Stunning Photo of 'Bickering' Triplet of Galaxies Taken by NASA's Hubble Telescope

NASA has published a stunning image captured by the Hubble Space Telescope that shows a "bickering" triplet of galaxies engaged in a three-way gravitational tug-of-war.

The interacting system—known as Arp 195—is featured in the Atlas of Peculiar Galaxies, a list which contains some of the more unusual galaxies that we know about in the universe.

Arp 195 is located approximately 763 million light-years away in the constellation of Lynx.

This image of the Arp 195 was taken by Hubble as a "bonus" during longer periods of observation.

"Galactic siblings fight, too," a post on the NASA Hubble Space Telescope Instagram account read. "This view shows a triplet of galaxies, called Arp 195, caught in a gravitational tug-of-war game.

"Ask any astronomer, and they'll tell you that observation time with Hubble is extremely valuable. There isn't time to waste a second, so the schedule for Hubble's observations is calculated using a computer algorithm which allows the spacecraft to sometimes collect 'bonus' snapshots of data in between longer observations. This image is one of those 'extra' observations!"

In addition to providing spectacular images, observations like these can help to identify promising targets to examine further with upcoming, next-generation observatories, such as the James Webb Space Telescope.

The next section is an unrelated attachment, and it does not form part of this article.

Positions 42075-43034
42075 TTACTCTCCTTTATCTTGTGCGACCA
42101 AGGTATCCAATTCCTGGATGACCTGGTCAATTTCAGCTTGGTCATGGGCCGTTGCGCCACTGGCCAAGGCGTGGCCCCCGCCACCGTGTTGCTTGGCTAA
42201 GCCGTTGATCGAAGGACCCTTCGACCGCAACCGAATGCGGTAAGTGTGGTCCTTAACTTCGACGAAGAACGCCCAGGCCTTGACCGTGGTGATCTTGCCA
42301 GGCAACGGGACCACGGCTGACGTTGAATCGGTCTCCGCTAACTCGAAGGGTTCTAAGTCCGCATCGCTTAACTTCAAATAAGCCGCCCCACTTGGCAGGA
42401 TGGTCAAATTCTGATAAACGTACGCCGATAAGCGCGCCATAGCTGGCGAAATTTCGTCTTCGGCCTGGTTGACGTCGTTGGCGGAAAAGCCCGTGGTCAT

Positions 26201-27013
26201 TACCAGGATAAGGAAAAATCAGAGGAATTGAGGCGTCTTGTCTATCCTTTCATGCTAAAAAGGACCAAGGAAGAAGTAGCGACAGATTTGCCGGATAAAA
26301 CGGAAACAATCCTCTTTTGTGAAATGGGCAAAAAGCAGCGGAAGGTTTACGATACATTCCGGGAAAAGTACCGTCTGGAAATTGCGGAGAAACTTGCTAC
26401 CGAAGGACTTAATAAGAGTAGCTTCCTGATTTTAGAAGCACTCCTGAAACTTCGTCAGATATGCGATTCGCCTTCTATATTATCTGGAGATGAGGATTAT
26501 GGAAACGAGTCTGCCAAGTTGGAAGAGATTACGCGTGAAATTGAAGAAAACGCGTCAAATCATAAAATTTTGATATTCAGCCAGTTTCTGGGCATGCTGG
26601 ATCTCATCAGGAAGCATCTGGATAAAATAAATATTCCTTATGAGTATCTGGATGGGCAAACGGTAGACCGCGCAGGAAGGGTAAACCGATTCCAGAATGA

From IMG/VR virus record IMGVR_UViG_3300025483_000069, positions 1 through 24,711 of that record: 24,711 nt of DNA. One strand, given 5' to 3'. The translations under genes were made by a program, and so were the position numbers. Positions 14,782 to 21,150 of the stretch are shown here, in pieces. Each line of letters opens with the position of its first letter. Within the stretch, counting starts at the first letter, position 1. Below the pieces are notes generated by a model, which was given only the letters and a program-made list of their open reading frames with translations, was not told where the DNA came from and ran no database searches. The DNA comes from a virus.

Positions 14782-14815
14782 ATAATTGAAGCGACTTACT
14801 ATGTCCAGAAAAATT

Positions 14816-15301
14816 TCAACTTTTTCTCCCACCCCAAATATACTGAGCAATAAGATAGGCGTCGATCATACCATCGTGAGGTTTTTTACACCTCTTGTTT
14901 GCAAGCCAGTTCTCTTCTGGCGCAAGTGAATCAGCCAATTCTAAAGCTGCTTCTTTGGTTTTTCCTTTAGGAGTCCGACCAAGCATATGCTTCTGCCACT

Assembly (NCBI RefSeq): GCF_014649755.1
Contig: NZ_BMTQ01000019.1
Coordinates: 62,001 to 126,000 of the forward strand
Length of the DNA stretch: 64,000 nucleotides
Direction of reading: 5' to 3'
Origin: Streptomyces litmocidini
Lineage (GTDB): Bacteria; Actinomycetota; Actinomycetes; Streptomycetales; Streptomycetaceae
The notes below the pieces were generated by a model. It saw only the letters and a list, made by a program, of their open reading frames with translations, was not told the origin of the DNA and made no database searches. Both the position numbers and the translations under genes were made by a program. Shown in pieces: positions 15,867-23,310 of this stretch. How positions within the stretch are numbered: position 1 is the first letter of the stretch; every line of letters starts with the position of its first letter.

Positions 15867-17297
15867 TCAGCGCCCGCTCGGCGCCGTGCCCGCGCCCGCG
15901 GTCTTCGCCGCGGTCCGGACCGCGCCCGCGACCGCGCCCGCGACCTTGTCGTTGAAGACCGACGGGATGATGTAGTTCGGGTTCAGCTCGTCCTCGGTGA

What are siblings for! ✨@NASAHubble captures a bickering set of galactic triplets engaging in a gravitational tug of war. This system is featured in the Atlas of Peculiar Galaxies, a list which showcases unique galaxies in the universe. Discover more: https://t.co/wIRyxyOGUQ pic.twitter.com/vC6aYetOs5

— NASA (@NASA) August 1, 2021

Since it began operations more than 30 years ago, Hubble has been providing a continuous stream of stunning images, such as the one showing Arp 195.

A joint project of NASA and the European Space Agency, the telescope is capable of imaging the universe in a broad range of wavelengths from ultraviolet to near-infrared light.

From its orbit high above the Earth, the telescope is able to capture crystal-clear images that are unaffected by our planet's atmosphere.

The telescope was launched into orbit on April 24, 1990, from the Kennedy Space Center in Florida aboard the Space Shuttle Discovery.

In July, NASA published some more images taken by Hubble that showed a set of spectacular galaxies.

Hubble's back! 🎉

After the Hubble team successfully turned on backup hardware aboard the telescope, the observatory got back to work over the weekend and took these galaxy snapshots.

Find out more here: https://t.co/2mWwSGyIKc pic.twitter.com/Y6tVQWrjig

— Hubble (@NASAHubble) July 19, 2021

One of the images shows a rarely observed example of a pair of interacting galaxies, while the other features a large, spiral galaxy with, unusual, extended arms.

The images were taken just days after the iconic observatory was repaired. The telescope was put into safe mode after experiencing a sudden problem with one of its onboard computers on June 13.

"I'm thrilled to see that Hubble has its eye back on the universe, once again capturing the kind of images that have intrigued and inspired us for decades," NASA Administrator Bill Nelson said in a statement following the repair.

"This is a moment to celebrate the success of a team truly dedicated to the mission. Through their efforts, Hubble will continue its 32nd year of discovery, and we will continue to learn from the observatory's transformational vision."

Arp 195
The Hubble Space Telescope image showing a dramatic triplet of galaxies known as Arp 195. ESA/Hubble & NASA, J. Dalcanton